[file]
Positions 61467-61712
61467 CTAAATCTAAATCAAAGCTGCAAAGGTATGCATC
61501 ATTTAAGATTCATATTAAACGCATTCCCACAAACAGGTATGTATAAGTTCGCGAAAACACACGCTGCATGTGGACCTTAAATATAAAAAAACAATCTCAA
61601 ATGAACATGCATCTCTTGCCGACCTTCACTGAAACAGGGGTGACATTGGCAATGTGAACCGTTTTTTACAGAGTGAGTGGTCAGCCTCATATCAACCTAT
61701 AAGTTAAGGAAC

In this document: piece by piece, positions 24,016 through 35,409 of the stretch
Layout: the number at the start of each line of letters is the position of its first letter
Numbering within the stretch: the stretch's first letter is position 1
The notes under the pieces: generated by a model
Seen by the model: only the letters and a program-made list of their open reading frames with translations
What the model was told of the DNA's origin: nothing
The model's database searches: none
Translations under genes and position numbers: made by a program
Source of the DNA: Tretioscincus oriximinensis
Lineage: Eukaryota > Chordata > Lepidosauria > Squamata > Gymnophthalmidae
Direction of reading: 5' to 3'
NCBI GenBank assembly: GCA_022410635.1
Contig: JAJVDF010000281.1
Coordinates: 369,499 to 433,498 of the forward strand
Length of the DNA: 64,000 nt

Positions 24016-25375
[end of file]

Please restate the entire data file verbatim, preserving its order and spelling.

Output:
Positions 61467-61712
61467 CTAAATCTAAATCAAAGCTGCAAAGGTATGCATC
61501 ATTTAAGATTCATATTAAACGCATTCCCACAAACAGGTATGTATAAGTTCGCGAAAACACACGCTGCATGTGGACCTTAAATATAAAAAAACAATCTCAA
61601 ATGAACATGCATCTCTTGCCGACCTTCACTGAAACAGGGGTGACATTGGCAATGTGAACCGTTTTTTACAGAGTGAGTGGTCAGCCTCATATCAACCTAT
61701 AAGTTAAGGAAC

In this document: piece by piece, positions 24,016 through 35,409 of the stretch
Layout: the number at the start of each line of letters is the position of its first letter
Numbering within the stretch: the stretch's first letter is position 1
The notes under the pieces: generated by a model
Seen by the model: only the letters and a program-made list of their open reading frames with translations
What the model was told of the DNA's origin: nothing
The model's database searches: none
Translations under genes and position numbers: made by a program
Source of the DNA: Tretioscincus oriximinensis
Lineage: Eukaryota > Chordata > Lepidosauria > Squamata > Gymnophthalmidae
Direction of reading: 5' to 3'
NCBI GenBank assembly: GCA_022410635.1
Contig: JAJVDF010000281.1
Coordinates: 369,499 to 433,498 of the forward strand
Length of the DNA: 64,000 nt

Positions 24016-25375